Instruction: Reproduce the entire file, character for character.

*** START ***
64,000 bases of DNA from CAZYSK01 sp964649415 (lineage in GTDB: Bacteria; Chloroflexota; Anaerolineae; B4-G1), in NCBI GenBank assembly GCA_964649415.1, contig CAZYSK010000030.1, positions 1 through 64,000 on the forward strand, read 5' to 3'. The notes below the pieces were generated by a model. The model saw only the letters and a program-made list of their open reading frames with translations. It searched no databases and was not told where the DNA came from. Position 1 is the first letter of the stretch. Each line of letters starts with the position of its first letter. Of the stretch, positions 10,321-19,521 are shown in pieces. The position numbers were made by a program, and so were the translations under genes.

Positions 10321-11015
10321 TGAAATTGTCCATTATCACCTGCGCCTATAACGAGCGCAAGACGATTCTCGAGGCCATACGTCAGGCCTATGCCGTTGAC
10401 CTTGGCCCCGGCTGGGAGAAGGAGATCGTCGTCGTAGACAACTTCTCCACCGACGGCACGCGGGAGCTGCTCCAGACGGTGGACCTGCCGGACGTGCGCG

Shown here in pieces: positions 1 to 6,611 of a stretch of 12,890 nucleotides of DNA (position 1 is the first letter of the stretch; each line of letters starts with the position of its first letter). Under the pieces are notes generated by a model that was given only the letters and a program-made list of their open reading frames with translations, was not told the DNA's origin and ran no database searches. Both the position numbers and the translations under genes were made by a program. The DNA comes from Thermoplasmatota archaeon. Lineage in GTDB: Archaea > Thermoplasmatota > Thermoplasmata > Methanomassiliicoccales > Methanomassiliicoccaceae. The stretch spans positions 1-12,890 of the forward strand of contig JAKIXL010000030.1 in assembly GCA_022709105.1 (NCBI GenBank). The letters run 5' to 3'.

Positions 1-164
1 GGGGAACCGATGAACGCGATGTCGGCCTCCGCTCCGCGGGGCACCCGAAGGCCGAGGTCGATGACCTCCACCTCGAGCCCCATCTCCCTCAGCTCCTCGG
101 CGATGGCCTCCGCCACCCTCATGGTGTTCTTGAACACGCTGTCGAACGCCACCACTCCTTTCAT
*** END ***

64,000 bases of DNA from CAZYSK01 sp964649415 (lineage in GTDB: Bacteria; Chloroflexota; Anaerolineae; B4-G1), in NCBI GenBank assembly GCA_964649415.1, contig CAZYSK010000030.1, positions 1 through 64,000 on the forward strand, read 5' to 3'. The notes below the pieces were generated by a model. The model saw only the letters and a program-made list of their open reading frames with translations. It searched no databases and was not told where the DNA came from. Position 1 is the first letter of the stretch. Each line of letters starts with the position of its first letter. Of the stretch, positions 10,321-19,521 are shown in pieces. The position numbers were made by a program, and so were the translations under genes.

Positions 10321-11015
10321 TGAAATTGTCCATTATCACCTGCGCCTATAACGAGCGCAAGACGATTCTCGAGGCCATACGTCAGGCCTATGCCGTTGAC
10401 CTTGGCCCCGGCTGGGAGAAGGAGATCGTCGTCGTAGACAACTTCTCCACCGACGGCACGCGGGAGCTGCTCCAGACGGTGGACCTGCCGGACGTGCGCG

Shown here in pieces: positions 1 to 6,611 of a stretch of 12,890 nucleotides of DNA (position 1 is the first letter of the stretch; each line of letters starts with the position of its first letter). Under the pieces are notes generated by a model that was given only the letters and a program-made list of their open reading frames with translations, was not told the DNA's origin and ran no database searches. Both the position numbers and the translations under genes were made by a program. The DNA comes from Thermoplasmatota archaeon. Lineage in GTDB: Archaea > Thermoplasmatota > Thermoplasmata > Methanomassiliicoccales > Methanomassiliicoccaceae. The stretch spans positions 1-12,890 of the forward strand of contig JAKIXL010000030.1 in assembly GCA_022709105.1 (NCBI GenBank). The letters run 5' to 3'.

Positions 1-164
1 GGGGAACCGATGAACGCGATGTCGGCCTCCGCTCCGCGGGGCACCCGAAGGCCGAGGTCGATGACCTCCACCTCGAGCCCCATCTCCCTCAGCTCCTCGG
101 CGATGGCCTCCGCCACCCTCATGGTGTTCTTGAACACGCTGTCGAACGCCACCACTCCTTTCAT